Book Review: Douglas Coupland, ‘Generation A’

Book Review: Douglas Coupland, ‘Generation A’

Sometimes being wrong is a good thing. Back in January, I created a list of books to watch for in 2009 that I was excited about. Some have come out, some have not. Some have been good, some have not. But also in that list I mentioned a few authors I enjoyed who did not […]

Sometimes being wrong is a good thing. Back in January, I created a list of books to watch for in 2009 that I was excited about. Some have come out, some have not. Some have been good, some have not. But also in that list I mentioned a few authors I enjoyed who did not have 2009 releases, Douglas Coupland being one of them. I am happy to say that Coupland has not only released a book, but he’s released a good book.

Generation A crosses familiar territory for Coupland as it is a thematic follow up to his first book, Generation X. In the world of Generation A, technological communications are king and all bees are dead. Are these things unrelated? When five people are suddenly stung by the extinct insects, they are brought together by the search and find that the digital world is no replacement for real human interaction.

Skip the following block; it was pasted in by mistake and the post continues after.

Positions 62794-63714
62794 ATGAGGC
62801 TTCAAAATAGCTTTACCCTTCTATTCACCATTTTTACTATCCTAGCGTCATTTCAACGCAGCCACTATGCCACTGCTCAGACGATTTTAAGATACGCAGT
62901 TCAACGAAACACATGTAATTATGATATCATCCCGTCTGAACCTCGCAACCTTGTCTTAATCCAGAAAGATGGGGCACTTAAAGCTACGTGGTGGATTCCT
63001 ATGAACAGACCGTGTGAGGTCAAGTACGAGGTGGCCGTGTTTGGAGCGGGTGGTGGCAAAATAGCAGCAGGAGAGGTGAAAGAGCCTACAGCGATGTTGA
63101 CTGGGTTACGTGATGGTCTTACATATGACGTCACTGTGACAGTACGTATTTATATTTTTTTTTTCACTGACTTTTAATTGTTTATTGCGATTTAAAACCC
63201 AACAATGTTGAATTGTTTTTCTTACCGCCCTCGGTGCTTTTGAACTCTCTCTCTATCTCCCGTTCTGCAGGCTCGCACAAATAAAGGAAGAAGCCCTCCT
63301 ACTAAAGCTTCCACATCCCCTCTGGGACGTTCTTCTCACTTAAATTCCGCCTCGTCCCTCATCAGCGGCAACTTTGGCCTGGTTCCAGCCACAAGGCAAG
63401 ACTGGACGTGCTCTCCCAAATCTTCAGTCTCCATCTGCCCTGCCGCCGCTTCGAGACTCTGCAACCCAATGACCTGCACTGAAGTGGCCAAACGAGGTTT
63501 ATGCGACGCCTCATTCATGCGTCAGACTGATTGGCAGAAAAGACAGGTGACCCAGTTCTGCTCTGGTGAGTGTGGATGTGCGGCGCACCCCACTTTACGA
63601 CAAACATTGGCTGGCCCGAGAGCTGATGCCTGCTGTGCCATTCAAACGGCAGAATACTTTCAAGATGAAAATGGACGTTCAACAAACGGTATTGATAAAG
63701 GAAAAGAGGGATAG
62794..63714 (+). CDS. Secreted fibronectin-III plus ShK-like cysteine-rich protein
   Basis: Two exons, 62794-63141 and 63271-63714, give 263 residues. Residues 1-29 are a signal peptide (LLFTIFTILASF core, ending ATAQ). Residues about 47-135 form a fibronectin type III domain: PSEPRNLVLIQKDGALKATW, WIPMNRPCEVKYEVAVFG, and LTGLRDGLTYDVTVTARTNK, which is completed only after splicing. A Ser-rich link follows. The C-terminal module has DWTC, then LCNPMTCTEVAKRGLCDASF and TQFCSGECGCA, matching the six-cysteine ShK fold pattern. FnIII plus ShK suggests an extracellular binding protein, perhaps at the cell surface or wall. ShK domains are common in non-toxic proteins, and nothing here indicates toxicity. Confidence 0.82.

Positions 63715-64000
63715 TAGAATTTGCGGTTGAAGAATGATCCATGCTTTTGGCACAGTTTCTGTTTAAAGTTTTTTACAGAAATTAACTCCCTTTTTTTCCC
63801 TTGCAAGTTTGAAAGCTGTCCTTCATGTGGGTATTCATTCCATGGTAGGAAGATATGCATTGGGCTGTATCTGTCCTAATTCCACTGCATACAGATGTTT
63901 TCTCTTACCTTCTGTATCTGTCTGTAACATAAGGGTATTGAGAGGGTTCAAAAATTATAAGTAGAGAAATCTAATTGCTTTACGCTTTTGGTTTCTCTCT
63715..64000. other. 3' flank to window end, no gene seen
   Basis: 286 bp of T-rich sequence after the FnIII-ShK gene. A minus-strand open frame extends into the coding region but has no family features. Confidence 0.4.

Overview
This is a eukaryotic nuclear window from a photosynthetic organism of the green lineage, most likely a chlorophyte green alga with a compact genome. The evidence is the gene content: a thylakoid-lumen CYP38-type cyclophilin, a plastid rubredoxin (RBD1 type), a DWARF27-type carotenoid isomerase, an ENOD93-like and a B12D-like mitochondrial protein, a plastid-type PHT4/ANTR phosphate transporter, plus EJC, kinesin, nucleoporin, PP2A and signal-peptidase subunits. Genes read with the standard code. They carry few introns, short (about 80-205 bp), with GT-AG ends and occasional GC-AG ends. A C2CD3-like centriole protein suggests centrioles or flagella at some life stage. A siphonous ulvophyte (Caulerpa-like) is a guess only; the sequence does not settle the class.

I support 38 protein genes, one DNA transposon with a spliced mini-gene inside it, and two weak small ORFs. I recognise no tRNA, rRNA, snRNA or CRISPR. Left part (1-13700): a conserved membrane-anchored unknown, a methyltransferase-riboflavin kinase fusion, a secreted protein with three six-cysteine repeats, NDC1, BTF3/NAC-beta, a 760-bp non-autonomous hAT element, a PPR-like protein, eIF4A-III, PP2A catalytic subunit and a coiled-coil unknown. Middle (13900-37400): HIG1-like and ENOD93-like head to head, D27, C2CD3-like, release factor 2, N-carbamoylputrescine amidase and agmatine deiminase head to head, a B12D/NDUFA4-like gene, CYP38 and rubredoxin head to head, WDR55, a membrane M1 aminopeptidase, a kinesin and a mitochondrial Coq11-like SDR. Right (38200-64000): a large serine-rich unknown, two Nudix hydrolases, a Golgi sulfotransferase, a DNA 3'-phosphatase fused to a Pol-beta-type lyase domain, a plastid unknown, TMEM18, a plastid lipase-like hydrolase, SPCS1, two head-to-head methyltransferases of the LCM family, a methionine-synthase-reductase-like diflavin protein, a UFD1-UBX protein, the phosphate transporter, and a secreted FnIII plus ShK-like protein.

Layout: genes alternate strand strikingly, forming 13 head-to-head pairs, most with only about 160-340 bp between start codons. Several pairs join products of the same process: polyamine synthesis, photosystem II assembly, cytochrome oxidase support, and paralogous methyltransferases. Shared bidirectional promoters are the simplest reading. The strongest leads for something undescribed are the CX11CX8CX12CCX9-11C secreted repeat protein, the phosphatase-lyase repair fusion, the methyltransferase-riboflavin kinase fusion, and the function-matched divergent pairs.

And I write that while acknowledging I am publishing book reviews on a website. Irony…

Inventive but still familiar, Generation A lives up to the standard Coupland has set for himself and is probably his best book since Hey, Nostradamus, though it is not on par as Hey, Nostradamus is simply one of his best. That being said, whether you have read every book by Coupland or this is your first foray into his world, Generation A is a good example of the satirical pop-culturist we have come to know and love.